Discussion in 'Vintage Topic Archive (Sept - 2009)' started by waltham41, Oct 20, 2007.

  1. Who here has any plan for what to do about their meds if the SHTF?

    I know Im not the only old fart here that has to take BP meds and all that good stuff.

    A lot of them cost too much to keep a large stockpile and go bad after a certain time anyway
  2. Thayldt21

    Thayldt21 Senior Member Member

    I don't know anything about meds, well any way.

    Mabey some alternatives like the natural cure type stuff.

    Idon'tknow like st johns wart, it does something :?:
    Maby some wierd plant that grows in the back yard.

    After that survival takes priority, I'd rob the local pharmacy,

    ONLY IN A true shtf situation.

    The pharmacy would be abandoned any way.

    not theft or looting scavaging for survival only.

  3. Hmmm maybe someone has written a book on taking care of common illnesses and conditions if medicine is not avaliable.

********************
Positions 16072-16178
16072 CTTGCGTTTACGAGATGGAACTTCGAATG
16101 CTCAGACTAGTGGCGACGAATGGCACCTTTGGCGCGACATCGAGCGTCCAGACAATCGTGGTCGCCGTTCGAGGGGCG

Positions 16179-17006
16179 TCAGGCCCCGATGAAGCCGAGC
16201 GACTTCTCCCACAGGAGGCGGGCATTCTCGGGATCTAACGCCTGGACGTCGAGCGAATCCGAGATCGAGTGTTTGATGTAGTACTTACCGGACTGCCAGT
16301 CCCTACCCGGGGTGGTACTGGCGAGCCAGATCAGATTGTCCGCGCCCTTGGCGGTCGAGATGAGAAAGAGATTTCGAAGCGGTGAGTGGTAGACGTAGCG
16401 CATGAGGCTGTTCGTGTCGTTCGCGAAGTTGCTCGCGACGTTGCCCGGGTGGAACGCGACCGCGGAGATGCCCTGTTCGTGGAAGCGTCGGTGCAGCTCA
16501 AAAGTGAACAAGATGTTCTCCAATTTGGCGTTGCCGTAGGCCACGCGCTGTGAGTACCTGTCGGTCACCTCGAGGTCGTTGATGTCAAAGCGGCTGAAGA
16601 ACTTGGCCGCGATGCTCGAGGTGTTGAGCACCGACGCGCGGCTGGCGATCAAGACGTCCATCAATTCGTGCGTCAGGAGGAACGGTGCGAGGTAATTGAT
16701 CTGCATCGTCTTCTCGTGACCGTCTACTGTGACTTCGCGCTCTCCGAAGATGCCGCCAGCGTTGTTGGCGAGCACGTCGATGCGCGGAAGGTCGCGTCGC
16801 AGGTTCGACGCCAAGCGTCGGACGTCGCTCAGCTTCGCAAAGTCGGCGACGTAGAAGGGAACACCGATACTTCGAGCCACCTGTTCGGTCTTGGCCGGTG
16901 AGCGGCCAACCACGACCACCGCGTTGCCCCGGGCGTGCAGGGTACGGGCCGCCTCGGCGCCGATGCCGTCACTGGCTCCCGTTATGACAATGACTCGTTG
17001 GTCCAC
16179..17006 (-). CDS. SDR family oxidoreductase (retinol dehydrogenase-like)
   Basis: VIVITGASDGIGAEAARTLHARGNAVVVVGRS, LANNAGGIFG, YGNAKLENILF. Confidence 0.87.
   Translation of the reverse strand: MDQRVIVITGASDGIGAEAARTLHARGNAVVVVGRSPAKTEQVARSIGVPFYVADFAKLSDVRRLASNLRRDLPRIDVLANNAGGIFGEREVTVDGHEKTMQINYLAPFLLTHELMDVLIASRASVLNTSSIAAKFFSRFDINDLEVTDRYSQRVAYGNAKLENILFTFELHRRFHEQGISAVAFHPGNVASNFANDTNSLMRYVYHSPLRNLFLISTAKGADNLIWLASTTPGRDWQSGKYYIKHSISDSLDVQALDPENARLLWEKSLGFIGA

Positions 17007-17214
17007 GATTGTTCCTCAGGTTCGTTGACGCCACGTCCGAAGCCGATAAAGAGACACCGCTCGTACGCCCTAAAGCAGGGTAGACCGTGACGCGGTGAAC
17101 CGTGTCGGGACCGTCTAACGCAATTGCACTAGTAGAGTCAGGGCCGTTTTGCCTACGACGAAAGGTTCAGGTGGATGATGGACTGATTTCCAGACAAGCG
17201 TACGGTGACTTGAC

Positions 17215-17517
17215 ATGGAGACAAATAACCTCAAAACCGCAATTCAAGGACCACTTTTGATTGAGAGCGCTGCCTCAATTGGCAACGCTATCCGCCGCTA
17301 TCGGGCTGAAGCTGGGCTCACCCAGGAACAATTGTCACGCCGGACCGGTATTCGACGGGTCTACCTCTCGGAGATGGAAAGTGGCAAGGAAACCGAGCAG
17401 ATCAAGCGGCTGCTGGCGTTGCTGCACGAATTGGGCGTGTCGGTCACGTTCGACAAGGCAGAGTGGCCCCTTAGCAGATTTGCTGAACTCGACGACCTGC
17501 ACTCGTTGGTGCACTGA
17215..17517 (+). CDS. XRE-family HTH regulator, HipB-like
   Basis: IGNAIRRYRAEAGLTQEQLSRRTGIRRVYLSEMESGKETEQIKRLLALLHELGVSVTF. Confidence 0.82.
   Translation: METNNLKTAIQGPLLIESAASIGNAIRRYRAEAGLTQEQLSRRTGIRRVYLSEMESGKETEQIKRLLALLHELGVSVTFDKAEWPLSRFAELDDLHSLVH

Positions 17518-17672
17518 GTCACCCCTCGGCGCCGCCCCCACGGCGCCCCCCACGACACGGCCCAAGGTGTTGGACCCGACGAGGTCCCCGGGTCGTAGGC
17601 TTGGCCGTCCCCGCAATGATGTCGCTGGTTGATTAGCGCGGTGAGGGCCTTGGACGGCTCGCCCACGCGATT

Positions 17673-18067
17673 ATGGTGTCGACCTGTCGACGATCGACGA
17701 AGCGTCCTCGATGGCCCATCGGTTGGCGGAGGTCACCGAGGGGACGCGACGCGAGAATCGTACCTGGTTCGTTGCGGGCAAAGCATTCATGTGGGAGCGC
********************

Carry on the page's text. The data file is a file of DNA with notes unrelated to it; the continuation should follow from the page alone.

Where O where are you mrmerriweather!
  4. About the only long term meds the wife and I need is Nexium. I keep at least a months supply on hand at ALL times for each of us. My med kits contain a GOOD supply of OTC's in the event we are unable to get the Nexium. The OTC's work ok but not nearly as good as the Nexium does, we have to be a bit more careful about eating habits when taking the OTC's though.

    Folks with more chronic problems may find themselves in a VERY bad situation if they run out of their maitenance meds and unable to get refills. This was a very BIG issue after Katrina, some people didnt even know all the meds by name that they were taking!!!

    A good plan is to make a packing list of ALL your perscription meds, who perscribed it, pharmacy that filled it, refill #'s etc etc. Make duplicates of these papers and then make sure you keep them with your gear.